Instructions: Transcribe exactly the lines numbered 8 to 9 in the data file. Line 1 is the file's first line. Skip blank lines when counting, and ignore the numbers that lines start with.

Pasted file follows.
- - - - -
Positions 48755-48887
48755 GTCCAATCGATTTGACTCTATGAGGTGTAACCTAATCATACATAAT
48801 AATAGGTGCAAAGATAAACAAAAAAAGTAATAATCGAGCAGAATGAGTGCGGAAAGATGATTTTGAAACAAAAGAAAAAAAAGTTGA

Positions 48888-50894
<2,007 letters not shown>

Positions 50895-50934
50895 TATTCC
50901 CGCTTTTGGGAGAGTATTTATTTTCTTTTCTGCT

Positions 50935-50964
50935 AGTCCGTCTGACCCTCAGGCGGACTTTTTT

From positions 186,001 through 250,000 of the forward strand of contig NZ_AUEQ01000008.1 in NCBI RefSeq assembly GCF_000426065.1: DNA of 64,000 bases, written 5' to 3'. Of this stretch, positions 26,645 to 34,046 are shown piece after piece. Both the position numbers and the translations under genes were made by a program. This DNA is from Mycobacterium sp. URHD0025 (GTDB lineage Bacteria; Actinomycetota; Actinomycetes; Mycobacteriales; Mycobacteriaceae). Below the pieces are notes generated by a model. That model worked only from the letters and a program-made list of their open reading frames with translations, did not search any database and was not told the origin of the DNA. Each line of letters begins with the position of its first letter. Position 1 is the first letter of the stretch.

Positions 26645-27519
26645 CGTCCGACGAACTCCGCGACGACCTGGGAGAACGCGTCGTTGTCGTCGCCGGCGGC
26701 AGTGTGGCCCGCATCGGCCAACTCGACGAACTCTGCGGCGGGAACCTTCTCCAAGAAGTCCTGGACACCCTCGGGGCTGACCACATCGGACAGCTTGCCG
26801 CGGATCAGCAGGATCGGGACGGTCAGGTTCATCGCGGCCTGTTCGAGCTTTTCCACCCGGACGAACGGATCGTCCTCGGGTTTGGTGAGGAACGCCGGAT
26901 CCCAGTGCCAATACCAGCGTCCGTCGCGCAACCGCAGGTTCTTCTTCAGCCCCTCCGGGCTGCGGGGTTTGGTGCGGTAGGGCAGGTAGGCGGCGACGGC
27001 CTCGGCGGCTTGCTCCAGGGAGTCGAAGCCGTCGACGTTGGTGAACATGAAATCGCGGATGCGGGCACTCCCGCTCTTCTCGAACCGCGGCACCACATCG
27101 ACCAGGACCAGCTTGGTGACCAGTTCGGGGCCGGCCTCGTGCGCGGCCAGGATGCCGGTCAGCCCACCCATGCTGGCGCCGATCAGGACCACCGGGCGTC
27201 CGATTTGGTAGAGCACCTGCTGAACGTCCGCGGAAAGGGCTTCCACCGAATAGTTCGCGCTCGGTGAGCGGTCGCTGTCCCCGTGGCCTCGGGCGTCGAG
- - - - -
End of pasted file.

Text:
50901 CGCTTTTGGGAGAGTATTTATTTTCTTTTCTGCT

Positions 50935-50964